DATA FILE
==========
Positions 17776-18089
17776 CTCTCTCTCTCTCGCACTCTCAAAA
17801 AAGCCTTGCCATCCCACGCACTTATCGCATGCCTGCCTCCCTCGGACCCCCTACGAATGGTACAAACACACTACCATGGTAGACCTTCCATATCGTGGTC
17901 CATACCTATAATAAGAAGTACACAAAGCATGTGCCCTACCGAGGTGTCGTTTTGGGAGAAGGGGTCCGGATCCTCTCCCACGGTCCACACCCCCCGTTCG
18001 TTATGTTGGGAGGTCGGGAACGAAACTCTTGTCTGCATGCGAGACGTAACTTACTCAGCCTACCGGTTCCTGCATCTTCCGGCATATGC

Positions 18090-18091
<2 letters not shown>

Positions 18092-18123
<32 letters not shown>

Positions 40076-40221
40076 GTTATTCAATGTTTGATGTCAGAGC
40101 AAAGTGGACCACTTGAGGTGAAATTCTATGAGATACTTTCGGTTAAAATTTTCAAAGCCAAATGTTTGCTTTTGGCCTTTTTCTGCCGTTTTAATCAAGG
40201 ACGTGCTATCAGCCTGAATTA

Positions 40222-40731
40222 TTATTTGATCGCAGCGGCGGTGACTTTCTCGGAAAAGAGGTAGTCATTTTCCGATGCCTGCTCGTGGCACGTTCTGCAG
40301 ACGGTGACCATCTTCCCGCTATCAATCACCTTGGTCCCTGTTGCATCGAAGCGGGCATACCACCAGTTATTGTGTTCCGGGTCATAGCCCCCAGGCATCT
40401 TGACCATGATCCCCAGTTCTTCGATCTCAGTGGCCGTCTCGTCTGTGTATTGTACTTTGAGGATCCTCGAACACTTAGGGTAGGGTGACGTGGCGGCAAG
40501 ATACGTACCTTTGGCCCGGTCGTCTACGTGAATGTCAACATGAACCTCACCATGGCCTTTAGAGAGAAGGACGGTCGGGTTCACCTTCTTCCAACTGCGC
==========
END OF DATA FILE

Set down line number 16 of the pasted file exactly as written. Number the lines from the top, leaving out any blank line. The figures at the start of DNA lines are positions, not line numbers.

40301 ACGGTGACCATCTTCCCGCTATCAATCACCTTGGTCCCTGTTGCATCGAAGCGGGCATACCACCAGTTATTGTGTTCCGGGTCATAGCCCCCAGGCATCT